Thanks for your comments, Joanie and I’m certainly not disagreeing with them but what I keep coming back to in my head is what the premise of this programme actually is. I can’t believe that ITV has commissioned it with the idea of setting up these acts to fail- that would just be cruel television and if that was the case why would the celebrities have chosen to be in it. I know they say that all publicity is good publicity but these are people mostly in their 70’s + who don’t need it to promote their careers. I’m watching it for a kind of inevitable pathos as they realise that time has moved on which must surely happen and I wonder how the programme is going to handle this. This was touched on in the first episode when they watched film clips of themselves in their hey-days but is surely going to have to be addressed more as the series goes on. I’m certainly not watching it for the quality of their acts- but likewise I don’t want them to fall completely flat!!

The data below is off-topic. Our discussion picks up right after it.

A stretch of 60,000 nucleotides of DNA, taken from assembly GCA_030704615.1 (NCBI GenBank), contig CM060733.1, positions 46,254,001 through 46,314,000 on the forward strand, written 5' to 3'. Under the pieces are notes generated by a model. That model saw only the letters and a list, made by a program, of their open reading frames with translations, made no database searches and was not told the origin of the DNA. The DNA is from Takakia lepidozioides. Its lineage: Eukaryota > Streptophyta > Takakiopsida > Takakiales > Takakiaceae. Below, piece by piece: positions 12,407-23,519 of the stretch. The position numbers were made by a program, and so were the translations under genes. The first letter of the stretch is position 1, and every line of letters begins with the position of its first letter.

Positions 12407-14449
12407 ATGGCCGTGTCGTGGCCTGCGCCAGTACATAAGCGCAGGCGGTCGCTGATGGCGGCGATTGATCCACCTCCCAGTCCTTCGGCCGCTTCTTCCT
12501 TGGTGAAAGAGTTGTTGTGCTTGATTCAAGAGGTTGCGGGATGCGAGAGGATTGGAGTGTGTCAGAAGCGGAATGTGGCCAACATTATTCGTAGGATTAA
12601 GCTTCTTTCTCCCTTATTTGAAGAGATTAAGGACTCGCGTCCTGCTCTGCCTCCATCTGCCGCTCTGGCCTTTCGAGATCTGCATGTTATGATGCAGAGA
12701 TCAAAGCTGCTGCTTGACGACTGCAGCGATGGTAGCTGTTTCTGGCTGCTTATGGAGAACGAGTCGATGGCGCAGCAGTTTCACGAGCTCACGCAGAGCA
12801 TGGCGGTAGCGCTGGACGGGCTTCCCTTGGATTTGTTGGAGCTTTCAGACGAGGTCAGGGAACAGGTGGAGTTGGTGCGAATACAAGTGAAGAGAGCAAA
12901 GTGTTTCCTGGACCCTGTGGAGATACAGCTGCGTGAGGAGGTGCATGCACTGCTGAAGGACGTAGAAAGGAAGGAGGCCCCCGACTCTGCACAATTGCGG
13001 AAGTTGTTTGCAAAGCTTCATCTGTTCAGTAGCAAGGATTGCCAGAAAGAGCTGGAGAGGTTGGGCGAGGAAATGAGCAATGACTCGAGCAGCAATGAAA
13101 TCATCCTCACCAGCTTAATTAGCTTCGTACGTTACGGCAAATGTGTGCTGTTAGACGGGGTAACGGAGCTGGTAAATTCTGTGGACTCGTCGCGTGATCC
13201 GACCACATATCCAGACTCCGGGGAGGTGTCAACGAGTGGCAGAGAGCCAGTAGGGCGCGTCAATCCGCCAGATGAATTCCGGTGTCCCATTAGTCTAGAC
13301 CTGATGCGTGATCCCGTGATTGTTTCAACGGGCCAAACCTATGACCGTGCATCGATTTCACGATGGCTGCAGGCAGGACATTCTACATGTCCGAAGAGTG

The resulting show seemed as if it may bprove to be a step too far, but was, in my opinion an ultimate triumph!! AGE MAY DIM ENERGY, BUT GENUINE TALENT WILL SHINE THROUGH!!
There wasn’t one weak link in the line-up, and Kenny Lynch in particular was a revelation!! Far better value than the averagely-talented “super-stars” of today!! Take a deep, deep, bow celebrities!! You did us, and yourself, proud!!
I did have a slight degree of anxiety throughout but it was as I hoped the heart of this show was in the right place and you ended up with a real bond with these “old troupers”. Thanks for your comment, Tim